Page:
Pickled Fiddlehead Ferns

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I know.

No, like really.

I know. They’re as close to caterpillars all coiled up as I’m comfortable getting.

Good news: They’re not.

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My friends Brook and Jameson invited me to pickle fiddlehead ferns with them one rainy May Monday.

Yes was my third reaction, just after no, followed by maybe.

There were fiddlehead ferns. So named because of their resemblance to the curl of a violin’s top.

There was vinegar.

There was pickling spice.

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There was sugar.

There were cloves of garlic.

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There were baby, glass, bulb-bottomed jars.

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There was Brook’s beautiful home.

There was me taking photographs of Brook’s beautiful home.

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There was Brook, smiling at me, taking photographs of her beautiful home.

Tellingly, there was champagne.

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It comes as a two-for-one deal when you spend sweet time with my friend Jameson.

Oh Jameson, you know how I blush at bubbly.

What I wobbled away with was a renewed love of all things pickled and preserved. Brook showed us just how simple, how straightforward it is to take your favorite fruits and vegetables, and bottle them for days and years ahead.

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I mean it when I say, simple.

Straightforward.

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The ferns- or the cucumbers, the tomatoes, the onions, the anything-you’ll-stare-blankly-at-in-your-vegetable-drawer– they’ll be tangy, supple and soft, positively packed with flavor in a week or two. They’ll be easy to pull from your cupboard once fall comes, winter arrives, snow settles, and you’re so unprepared to go to that market up the street. Just me?

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They’ll make every single sandwich special. They’ll play up any plate with bright, crisp, and punchy flavor.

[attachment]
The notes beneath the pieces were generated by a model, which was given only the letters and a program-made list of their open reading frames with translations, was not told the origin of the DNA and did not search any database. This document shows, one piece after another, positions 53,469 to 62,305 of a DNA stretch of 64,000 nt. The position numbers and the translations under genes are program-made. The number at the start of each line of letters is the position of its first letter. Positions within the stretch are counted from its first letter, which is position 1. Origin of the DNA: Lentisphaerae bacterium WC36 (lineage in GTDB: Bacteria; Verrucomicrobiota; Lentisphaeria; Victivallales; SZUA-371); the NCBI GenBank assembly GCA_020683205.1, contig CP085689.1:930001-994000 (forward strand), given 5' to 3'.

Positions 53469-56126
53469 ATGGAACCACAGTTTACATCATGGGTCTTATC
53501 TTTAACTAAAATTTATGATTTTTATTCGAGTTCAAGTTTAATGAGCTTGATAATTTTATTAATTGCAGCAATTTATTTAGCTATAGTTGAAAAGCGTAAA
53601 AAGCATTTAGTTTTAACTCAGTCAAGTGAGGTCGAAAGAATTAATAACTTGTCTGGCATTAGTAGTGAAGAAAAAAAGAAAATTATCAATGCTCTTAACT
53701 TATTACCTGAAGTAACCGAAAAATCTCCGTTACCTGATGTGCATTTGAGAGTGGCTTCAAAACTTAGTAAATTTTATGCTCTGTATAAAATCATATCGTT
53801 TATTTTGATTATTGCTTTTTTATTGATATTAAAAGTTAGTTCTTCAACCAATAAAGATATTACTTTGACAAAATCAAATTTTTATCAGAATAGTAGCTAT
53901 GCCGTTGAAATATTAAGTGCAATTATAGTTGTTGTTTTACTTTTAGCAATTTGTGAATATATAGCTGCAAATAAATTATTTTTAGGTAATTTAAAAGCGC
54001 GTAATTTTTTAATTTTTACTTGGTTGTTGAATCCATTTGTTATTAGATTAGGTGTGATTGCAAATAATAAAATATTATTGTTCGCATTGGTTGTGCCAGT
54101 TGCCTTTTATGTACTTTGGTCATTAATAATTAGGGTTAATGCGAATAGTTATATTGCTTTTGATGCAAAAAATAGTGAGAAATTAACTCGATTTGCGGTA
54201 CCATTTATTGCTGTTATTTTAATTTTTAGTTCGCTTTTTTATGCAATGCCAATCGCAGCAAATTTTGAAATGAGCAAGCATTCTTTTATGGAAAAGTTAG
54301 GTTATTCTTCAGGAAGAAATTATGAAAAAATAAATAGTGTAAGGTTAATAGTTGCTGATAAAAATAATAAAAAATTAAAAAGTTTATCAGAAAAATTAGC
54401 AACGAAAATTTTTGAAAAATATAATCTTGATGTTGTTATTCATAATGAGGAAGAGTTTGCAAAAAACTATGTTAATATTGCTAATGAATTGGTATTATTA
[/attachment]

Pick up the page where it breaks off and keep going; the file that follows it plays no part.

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They’ll remind you of a day you spent weeks or months ago, by your onesies or with your friends, when you made your own food from scratch. You’ll think you’re a pioneer. You’ll wear an apron and a bonnet and wonder, if only for a moment, ‘really, how hard could it be to churn butter?’

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Like, come on, probably not that hard.

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Pickled Fiddlehead Ferns

makes 2 pint-sized jars

1 cup distilled white vinegar
1 cup water
1/2 cup sugar
1 garlic clove, sliced
1 teaspoon salt
1 lb fiddlehead ferns

Prepare the fiddleheads: snip their stems close to the curl and rinse away any dirt between the coils. Soak in cool water, swirling occasionally, to remove any more dirt present in the curl.

Combine remaining ingredients, except for fiddleheads, in a medium pot and bring to a boil. Add the fiddleheads and boil gently for 5 minutes. This will soften them and allow them to absorb that pickled flavor.

Strain the fiddleheads and garlic slices but keep the vinegar solution. Pack the fiddleheads into sterilized jars, distribute the garlic evenly, and cover with the vinegar solution leaving ½ inch of room at the top. (To sterilize jars and bands, boil in water for 10 minutes)

Place the lids on the jars and screw on the bands tightly. Place the jars in a pot with a rack and cover with 3 inches of water. Cover the pot and turn up the heat. Bring the water to a boil and boil the jars for 10 minutes. Turn off the heat then remove the jars and allow to cool completely on a towel.

Be sure the jars are properly sealed by pressing their tops. If the raised button on the lid has popped, you’ll know they’re sealed. Store in a cool dark place for up to a year. Refrigerate after opening.

Comments

  1. Johnny says

    You took me waay back with this one! I haven’t had fiddleheads since leaving our coastal farm house in Maine. You had a very small window of time to pick them and you had to make sure you got the right kind or you would get sick. They grew wild near a brook out back of our house and I really looked forward to fiddlehead season. We never pickled them however, wish I had some right now to try. We would par boil them then gently saute’ them in butter and garlic. LOVED THEM!! Thanks for the memory! :)

    • Michelle says

      I live in Maine and spent hours picking fiddlheads yesterday.. First timer. Lot of work and bugs but so worth it last night at dinnertime…yummm

  2. says

    Yeah, these do sorta look like caterpillars. I bet they taste delicious, though. Where do you buy fiddlehead ferns. I don’t think I’ve ever seen them at the grocery store…